Even documentary evidence, in architectural matters, is not always to be trusted. Only the day before writing these lines the writer was re-visiting the Lady Chapel at St. Albans Cathedral, which is said to have been built-again on documentary evidence-circa 1310; though the Inventory lately published by the Royal Commission on Historical Monuments adds cautiously : " The tracery of these windows . . . is very advanced in character for the date."

The tracery, indeed, is so advanced, if the date be really right, as hopelessly to confuse all previously held notions as to the systematic evolution of English architecture. That the building was at any rate finished by this date is altogether incredible. I notice that the late Lord Grimthorpe, in his pugnacious little handbook, after setting out the evidence from the Abbey Records, adds significantly, " but the style of the windows suggests a much later date."

And the case is much the same with this Chapel of St. Apolline. On October 13, 1392, Nicolas Henry received permission from the monastery of Mont St. Michel, in Normandy, to alienate certain fields to provide an endowment for the Chapel of Notre Dame de la Perelle, which he had recently erected; and in an Act of the Royal Court, dated June 6, 1452, we come across the phrase, " La Chapelle de Notre Dame de la Perelle appellee la Chapelle Sainte Apolline."

Certainly the identification seems complete. On the other hand, the writer believes that no one visiting this chapel who has previously read Professor Baldwin Brown's beautiful volume on Saxon Architecture-and it so happened that the writer paid his first visit to the Channel Islands almost immediately after its perusal-can fail to detect in this building quite a number of criteria that are there set out as indicating, at any rate in England, a pre-Conquest era of building.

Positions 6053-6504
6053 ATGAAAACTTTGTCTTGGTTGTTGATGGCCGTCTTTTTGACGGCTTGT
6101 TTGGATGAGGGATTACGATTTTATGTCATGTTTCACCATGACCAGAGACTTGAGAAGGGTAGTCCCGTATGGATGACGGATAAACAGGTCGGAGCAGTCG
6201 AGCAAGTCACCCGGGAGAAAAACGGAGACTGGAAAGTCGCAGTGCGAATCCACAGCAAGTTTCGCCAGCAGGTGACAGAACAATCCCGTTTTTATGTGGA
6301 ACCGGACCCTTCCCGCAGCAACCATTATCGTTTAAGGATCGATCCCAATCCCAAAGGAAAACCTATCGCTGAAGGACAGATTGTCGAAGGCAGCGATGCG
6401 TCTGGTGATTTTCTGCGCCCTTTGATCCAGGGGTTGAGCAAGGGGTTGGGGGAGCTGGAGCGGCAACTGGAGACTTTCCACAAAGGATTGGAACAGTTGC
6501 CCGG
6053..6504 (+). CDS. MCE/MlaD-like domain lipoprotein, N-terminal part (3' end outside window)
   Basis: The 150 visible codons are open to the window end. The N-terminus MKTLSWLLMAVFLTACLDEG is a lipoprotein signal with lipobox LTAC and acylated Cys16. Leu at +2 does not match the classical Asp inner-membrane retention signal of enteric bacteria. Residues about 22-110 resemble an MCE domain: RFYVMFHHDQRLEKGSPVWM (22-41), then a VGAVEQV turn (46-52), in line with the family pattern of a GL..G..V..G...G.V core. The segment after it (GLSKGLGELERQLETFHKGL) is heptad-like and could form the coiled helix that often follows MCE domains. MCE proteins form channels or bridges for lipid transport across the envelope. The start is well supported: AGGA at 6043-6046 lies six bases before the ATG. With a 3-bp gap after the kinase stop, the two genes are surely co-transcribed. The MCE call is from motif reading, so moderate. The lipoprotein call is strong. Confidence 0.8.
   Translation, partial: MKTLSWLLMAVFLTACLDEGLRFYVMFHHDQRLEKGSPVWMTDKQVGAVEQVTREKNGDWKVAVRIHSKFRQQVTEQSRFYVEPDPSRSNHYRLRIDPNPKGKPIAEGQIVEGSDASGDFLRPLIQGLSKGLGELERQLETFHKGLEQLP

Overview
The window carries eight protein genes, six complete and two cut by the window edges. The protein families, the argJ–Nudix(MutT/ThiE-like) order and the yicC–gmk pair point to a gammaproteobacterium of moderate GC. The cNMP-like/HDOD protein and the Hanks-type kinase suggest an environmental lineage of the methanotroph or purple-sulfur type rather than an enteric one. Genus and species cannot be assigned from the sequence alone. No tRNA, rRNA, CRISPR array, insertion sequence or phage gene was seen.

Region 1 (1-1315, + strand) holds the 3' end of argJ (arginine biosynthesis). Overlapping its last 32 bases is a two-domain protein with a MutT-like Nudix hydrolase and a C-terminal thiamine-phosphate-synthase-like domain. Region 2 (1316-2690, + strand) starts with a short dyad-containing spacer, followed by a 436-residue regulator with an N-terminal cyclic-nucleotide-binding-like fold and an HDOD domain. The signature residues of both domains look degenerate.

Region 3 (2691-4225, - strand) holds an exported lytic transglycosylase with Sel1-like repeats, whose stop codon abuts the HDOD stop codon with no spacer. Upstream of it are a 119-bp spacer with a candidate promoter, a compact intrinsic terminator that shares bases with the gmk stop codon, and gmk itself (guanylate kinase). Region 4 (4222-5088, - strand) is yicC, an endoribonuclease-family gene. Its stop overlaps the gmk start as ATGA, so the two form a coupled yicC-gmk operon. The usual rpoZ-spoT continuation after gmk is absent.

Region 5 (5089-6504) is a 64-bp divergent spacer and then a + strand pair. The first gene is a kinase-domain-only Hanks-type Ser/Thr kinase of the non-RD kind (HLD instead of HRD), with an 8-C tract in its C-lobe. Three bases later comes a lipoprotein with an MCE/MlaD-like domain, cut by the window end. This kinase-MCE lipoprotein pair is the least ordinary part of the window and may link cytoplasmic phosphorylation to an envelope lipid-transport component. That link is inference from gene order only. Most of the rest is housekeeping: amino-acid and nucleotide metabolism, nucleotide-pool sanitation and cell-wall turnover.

Unfortunately I have kept no note of these features, but the impression then made on my mind is vivid. I may, of course, be wrong; but it seems to me at least possible that we have here the solitary survivor-far older than the Fishermen's Chapel at St. Brelade's in Jersey-of those many chapels that are known to have been built in the Channel Islands in the eighth and ninth centuries by the successors of St. Magloire.

The Island of Lihou

The other point of interest in the neighbourhood of L'Eree is the rocky islet of Lihou, approached by a causeway across the sands, or more properly the rocks, but only at low tide.

Here are the scanty fragments of the Priory and Chapel of Notre Dame de la Roche, apparently a cell to the monastery of Mont St. Michel, which seems to have had so much to do with the spiritual matters of the Channel Islands. The tide at St. Michael's Mount is said to rush up across the level sands more quickly than the fleetest horse can gallop, and visitors to Lihou will be well advised to remember that here again its onset is unexpected and swift.

At L'Eree village is another dolmen, the Creux des Fees, to which passing allusion has already been made. St. Peter's Church in this neighbourhood-in full,

St. Pierre du Bois-is perhaps the handsomest, though not necessarily the most interesting, of all the twelve churches in the island, and exhibits some Flamboyant work of a very pleasing character.